Dave’s here to answer your questions every Wednesday, so send them to him at firstname.lastname@example.org, here’s what to make sure to include in your letter.
I live in an old 12 unit Victorian (1890s) in San Francisco’s Haight Ashbury district.
Tenants in our building suffered through the Lembi years where some of my neighbors were offered $25k to move (poor timing on my part).
The new owners are currently renting upgraded units for $3200. I would like to propose a buyout to the owner and see if they would be interested in my unit.
My rent is $1140 for a large 2 bedroom. We have a middle man management company that facilitates all correspondence. Should I send the request to them or is it a better tactic to try and locate the actual owner’s contact information to send the proposal letter to?
I have no idea if the owner would consider offering a buyout, but figured a good pitch may make them consider it considering after upgrades, they would yield a $2k profit monthly.
As you may know, I help tenants negotiate buyouts all the time. I’ve written four articles that illustrate the negotiation process, strategies to obtain the best price and the provision that should be contained in a settlement agreement:
Tenant Buyouts: Your Absolute Bottom Line
Tenant Buyouts: Strategy for Success
Tenant Buyouts: The Agreement
99.9% of buyout offers are initiated by landlords accompanied with a vague or overt threat of an Owner-Move-In (OMI) eviction or an Ellis Act eviction. Landlords rarely move into 12-unit buildings and almost never take them out of the rental market using an Ellis eviction because 12-unit buildings cannot be converted to condominiums.
The Lembis offered buyouts four or five years ago as a part of what I believe was a scheme to inflate the projected income of their buildings to refinance them using collateralized debt obli??gations (CDOs), “a strategy that made their holdings more attractive to all that practically free short-term money–hundreds of millions of dollars–flowing in from around the globe.” Danelle Morton, “War of Values,” San Francisco Magazine.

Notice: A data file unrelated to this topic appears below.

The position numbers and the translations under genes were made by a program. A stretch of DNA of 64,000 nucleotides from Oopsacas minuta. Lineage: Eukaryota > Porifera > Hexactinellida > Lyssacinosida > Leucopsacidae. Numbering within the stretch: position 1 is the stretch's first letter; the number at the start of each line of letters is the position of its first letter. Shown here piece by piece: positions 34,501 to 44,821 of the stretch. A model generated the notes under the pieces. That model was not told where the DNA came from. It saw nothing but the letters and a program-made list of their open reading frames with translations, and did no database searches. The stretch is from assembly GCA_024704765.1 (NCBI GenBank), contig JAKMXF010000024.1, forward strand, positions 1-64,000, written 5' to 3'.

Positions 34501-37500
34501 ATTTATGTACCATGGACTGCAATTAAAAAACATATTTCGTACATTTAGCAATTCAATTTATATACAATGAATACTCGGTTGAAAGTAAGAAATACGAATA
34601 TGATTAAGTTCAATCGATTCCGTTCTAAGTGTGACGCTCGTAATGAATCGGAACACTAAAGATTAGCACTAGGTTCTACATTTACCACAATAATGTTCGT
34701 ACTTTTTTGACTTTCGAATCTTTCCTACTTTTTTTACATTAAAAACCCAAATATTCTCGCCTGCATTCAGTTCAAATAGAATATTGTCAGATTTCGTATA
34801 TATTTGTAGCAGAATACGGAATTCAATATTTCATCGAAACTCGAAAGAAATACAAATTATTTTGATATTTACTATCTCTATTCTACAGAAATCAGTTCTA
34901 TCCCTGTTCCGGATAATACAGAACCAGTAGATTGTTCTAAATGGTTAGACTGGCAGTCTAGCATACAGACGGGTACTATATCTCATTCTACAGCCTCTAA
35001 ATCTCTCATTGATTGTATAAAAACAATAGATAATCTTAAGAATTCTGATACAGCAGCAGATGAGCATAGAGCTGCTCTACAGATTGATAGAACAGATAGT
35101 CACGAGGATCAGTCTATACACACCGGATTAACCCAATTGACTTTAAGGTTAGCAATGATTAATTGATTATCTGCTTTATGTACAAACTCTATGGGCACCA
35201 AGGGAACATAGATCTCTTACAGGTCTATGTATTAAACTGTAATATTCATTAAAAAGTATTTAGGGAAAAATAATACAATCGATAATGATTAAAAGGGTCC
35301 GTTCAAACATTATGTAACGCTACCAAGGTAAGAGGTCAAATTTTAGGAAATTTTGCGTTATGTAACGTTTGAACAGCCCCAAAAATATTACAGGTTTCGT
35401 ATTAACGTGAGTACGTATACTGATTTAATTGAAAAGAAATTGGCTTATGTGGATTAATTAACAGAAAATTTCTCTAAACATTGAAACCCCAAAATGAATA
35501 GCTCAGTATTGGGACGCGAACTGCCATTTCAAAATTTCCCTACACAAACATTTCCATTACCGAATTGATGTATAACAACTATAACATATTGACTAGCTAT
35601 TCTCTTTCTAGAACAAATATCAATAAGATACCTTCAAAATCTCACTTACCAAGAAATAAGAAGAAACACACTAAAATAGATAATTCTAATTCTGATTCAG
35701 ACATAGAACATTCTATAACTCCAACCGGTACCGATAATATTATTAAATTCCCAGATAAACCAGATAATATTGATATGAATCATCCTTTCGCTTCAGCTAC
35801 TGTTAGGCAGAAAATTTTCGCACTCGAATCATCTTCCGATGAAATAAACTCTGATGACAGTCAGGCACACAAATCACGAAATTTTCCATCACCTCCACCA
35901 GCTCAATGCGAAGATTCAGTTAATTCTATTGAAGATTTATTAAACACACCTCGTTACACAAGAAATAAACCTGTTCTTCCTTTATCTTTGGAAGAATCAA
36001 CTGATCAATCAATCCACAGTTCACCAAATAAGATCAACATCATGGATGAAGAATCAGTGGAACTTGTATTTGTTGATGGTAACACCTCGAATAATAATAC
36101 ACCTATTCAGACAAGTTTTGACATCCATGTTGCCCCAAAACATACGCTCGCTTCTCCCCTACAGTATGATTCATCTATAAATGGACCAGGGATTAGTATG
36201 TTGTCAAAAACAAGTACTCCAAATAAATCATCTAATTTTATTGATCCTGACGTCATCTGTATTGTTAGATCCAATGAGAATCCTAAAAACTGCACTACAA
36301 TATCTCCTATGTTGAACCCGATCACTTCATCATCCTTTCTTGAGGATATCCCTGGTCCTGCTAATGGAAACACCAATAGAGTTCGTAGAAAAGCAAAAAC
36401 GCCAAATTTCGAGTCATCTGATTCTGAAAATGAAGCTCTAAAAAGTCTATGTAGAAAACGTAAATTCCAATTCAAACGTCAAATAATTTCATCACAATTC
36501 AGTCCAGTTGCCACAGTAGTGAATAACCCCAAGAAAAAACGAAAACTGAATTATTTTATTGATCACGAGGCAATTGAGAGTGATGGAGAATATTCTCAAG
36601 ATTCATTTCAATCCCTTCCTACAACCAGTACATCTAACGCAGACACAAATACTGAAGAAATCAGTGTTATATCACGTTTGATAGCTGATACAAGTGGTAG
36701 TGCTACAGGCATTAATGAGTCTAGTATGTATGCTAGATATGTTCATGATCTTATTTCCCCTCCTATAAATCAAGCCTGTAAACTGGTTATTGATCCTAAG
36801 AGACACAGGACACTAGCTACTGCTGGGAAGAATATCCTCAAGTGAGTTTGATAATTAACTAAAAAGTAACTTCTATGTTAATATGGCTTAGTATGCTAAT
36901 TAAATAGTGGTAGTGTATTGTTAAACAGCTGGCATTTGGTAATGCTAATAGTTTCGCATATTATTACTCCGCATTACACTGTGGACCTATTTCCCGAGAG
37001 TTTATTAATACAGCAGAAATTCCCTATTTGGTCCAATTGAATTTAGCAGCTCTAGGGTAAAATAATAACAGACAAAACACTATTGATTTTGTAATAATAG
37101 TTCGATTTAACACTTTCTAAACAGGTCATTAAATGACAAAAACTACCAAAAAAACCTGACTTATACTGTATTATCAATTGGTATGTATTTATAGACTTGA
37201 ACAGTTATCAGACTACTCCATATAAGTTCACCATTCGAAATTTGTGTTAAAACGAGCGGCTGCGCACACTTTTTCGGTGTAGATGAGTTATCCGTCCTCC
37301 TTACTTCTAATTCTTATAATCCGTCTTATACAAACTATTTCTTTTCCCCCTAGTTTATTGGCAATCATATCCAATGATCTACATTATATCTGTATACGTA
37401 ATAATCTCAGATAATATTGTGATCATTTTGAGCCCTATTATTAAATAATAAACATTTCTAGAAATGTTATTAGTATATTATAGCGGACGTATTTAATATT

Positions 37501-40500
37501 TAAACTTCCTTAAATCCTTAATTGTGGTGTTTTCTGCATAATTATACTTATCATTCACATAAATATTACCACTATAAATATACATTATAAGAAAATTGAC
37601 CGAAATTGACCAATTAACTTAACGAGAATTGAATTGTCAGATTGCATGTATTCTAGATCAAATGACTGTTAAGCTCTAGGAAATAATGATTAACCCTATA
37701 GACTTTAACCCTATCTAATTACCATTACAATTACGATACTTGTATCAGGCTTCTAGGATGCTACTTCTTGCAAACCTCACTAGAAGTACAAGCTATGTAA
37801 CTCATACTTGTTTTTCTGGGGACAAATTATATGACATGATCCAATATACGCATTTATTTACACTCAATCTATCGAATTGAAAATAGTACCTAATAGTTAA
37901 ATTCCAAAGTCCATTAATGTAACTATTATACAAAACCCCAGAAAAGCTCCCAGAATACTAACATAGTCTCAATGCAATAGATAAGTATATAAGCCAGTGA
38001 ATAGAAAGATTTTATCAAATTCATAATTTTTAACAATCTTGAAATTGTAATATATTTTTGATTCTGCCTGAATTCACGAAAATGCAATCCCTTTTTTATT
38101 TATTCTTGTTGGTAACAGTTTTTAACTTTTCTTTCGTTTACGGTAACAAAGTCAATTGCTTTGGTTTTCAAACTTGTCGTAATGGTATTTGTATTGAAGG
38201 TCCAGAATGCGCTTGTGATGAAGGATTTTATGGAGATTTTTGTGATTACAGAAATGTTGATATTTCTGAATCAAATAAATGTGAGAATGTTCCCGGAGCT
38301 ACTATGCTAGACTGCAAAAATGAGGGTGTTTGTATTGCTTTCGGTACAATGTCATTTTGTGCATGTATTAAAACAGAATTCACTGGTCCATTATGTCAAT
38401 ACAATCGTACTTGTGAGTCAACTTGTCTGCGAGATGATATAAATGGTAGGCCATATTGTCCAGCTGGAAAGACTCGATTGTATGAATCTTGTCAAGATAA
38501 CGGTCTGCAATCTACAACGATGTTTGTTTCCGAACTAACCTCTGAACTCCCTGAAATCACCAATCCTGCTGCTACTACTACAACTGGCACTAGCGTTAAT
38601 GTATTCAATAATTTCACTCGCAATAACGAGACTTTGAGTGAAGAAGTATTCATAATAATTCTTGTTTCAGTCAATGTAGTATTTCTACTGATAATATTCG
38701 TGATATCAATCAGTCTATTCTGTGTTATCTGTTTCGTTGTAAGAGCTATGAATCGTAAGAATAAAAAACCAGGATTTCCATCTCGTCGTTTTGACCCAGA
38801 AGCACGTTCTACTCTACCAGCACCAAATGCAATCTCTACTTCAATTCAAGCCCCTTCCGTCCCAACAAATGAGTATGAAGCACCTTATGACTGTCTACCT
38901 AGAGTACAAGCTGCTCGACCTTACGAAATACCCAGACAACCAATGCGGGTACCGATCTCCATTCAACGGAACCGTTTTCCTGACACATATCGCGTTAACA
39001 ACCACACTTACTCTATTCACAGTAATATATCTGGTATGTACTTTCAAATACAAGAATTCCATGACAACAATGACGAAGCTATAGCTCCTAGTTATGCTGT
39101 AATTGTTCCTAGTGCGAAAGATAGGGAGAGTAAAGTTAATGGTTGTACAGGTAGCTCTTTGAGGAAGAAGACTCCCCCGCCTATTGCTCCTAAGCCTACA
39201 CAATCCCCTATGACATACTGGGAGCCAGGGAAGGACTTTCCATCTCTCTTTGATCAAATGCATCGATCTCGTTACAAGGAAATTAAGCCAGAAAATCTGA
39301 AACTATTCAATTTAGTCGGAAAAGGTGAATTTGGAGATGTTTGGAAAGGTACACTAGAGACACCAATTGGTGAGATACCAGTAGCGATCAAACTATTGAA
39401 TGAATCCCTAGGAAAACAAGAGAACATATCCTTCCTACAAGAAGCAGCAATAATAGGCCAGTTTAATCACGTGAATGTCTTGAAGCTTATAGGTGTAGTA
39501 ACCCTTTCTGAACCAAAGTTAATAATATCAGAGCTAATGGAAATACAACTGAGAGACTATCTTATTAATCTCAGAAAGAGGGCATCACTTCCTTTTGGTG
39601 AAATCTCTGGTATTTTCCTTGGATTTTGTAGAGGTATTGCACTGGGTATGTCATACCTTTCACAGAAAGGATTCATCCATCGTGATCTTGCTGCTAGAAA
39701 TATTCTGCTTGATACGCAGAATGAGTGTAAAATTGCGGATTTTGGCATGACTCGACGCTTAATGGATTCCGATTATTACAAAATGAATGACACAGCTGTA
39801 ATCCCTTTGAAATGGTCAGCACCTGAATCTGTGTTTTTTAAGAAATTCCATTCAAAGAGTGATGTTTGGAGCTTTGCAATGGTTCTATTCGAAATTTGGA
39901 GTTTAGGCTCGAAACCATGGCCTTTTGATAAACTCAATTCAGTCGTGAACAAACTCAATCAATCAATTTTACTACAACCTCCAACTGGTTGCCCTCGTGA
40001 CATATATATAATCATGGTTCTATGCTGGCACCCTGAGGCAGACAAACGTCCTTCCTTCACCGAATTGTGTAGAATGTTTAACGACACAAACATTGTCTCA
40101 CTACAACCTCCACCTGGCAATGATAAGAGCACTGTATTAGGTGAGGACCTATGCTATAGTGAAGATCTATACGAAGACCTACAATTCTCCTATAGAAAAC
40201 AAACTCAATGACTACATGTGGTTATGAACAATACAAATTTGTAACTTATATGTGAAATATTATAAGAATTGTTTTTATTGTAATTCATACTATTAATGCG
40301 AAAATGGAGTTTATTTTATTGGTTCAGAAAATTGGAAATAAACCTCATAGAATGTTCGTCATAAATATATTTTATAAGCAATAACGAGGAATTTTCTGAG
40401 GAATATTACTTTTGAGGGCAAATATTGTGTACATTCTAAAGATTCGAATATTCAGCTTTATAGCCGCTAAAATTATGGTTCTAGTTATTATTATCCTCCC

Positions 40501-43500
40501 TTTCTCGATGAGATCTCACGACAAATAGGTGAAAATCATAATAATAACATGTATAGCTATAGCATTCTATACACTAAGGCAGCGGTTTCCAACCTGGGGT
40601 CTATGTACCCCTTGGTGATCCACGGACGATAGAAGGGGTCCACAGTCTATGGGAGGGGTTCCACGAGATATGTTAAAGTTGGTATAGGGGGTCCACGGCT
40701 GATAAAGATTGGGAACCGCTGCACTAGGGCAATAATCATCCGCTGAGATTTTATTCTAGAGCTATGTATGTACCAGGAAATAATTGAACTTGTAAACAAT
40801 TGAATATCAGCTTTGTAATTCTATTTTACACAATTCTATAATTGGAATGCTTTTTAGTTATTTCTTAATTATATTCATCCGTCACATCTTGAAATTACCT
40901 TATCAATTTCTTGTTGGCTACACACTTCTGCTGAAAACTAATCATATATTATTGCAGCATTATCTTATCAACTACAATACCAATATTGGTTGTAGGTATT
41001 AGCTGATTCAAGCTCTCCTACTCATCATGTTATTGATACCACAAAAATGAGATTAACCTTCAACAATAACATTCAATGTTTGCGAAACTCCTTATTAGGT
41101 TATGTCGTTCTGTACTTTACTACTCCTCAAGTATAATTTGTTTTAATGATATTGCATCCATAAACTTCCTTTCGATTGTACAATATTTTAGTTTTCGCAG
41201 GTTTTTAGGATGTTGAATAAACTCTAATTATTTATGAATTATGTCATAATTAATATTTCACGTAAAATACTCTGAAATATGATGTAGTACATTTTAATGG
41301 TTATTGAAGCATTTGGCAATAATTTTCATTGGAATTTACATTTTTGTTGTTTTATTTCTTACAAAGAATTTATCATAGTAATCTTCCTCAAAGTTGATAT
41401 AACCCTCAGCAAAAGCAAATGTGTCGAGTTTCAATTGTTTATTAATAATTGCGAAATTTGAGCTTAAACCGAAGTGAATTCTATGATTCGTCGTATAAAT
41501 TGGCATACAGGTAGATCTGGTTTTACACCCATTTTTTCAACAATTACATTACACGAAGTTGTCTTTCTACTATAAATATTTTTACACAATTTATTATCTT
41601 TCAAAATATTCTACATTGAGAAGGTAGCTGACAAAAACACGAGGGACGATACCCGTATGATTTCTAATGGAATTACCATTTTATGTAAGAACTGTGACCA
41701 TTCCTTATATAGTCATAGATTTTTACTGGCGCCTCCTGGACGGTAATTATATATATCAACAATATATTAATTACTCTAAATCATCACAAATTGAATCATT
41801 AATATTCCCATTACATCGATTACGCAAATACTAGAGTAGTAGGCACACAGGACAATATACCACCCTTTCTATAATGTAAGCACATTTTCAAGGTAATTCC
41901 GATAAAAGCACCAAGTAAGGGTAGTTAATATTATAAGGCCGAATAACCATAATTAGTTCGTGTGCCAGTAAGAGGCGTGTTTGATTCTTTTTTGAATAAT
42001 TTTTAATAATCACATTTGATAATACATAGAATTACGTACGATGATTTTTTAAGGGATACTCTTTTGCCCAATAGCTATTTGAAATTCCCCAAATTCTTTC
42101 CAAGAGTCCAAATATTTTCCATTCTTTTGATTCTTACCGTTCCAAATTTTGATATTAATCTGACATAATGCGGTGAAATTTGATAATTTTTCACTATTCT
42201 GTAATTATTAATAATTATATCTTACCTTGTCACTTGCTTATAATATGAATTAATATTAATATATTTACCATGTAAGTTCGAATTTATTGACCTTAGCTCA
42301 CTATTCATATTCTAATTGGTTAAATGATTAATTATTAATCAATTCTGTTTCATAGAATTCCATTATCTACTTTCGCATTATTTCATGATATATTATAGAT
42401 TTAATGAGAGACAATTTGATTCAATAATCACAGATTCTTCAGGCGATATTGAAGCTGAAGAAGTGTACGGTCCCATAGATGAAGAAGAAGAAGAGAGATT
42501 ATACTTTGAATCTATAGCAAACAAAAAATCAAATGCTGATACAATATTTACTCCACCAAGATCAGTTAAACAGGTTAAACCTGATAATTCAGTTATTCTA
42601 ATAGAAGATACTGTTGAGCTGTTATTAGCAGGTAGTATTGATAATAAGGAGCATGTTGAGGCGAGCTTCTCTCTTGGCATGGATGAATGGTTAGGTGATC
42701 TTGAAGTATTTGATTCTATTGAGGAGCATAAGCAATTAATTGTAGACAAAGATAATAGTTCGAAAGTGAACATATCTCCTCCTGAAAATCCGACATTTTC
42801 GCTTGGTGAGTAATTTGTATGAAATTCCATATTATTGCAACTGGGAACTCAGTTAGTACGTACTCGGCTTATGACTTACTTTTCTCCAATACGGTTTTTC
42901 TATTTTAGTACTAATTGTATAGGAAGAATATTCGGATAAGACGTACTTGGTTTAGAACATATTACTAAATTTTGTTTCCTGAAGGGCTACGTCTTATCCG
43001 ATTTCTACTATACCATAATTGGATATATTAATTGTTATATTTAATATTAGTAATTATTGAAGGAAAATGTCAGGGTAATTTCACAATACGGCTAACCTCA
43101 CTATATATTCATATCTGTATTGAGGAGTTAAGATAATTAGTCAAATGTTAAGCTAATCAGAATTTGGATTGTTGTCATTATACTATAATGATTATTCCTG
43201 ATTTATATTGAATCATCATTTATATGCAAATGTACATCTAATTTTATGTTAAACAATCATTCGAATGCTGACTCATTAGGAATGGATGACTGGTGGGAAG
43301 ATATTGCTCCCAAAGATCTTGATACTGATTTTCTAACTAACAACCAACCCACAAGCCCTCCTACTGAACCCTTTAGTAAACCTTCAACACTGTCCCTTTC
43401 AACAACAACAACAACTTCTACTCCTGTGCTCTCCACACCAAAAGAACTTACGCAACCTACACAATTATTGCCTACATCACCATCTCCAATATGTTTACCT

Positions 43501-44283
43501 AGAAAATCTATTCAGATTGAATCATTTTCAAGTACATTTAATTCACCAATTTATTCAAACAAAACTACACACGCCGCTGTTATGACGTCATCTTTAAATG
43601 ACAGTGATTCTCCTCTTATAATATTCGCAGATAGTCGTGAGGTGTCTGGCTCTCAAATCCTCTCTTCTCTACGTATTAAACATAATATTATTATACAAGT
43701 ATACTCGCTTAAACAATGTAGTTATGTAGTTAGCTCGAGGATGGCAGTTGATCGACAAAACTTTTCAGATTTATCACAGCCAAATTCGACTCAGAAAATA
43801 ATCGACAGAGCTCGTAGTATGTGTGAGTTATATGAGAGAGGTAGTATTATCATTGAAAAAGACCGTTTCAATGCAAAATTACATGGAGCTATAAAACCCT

In my experience, I have successfully negotiated only one tenant-initiated buyout. That was a unique situation in which the same landlord had previously offered the tenants a buyout and after several years they essentially reactivated the negotiation.
Most landlords will smell a rat when a tenant, on her own initiative, offers to move for a payment of money. Correctly or not, landlords figure that a tenant offering a buyout may be ready to move voluntarily anyway–as in already found a new place and wants some quick cash to exit.
Your management company may exacerbate that problem. Even if they will faithfully communicate your offer to the owners of building, I believe that a better strategy might be to try to make you offer directly to the landlords. Who knows? The owners might simply refer it back to the management company. Or they could get perturbed that you contacted them directly. Before you initiate the offer you should try to find out as much as you can about the landlords.
Your analysis of the potential income from your unit might serve to convince the owners to buy you out, but their apparent lack of motivation does not bode well for a lucrative deal.
Let’s say you could convince that landlords to offer $25,000.00 with a move-out date in three months. Unless you are buying a place or already know where you’re going and you’ve done the math, you should understand that $25,000.00 won’t go very far in this market.
To replace your current apartment you will likely have to spend at least $2,500.00 per month (and I may be guessing low). In about 18 months your money will be gone and you will still have to come up with $1,360 per month more to rent a similar apartment. Using your market calculation, the money will be gone in about a year.
So, I suggest that you think long and hard before you voluntarily enter into buyout negotiations with the landlords.
Be careful what you wish for.
Dave Crow is an attorney who specializes in San Francisco landlord tenant law. However, the opinions expressed in these articles are those of the author, do not constitute legal advice, and the information is general in nature. Consult the advice of an attorney for any specific problem. You understand that no attorney-client relationship will exist with Dave Crow or his firm, Crow & Rose unless they have agreed to represent you. You should not respond to this site with any information that you believe is highly confidential.
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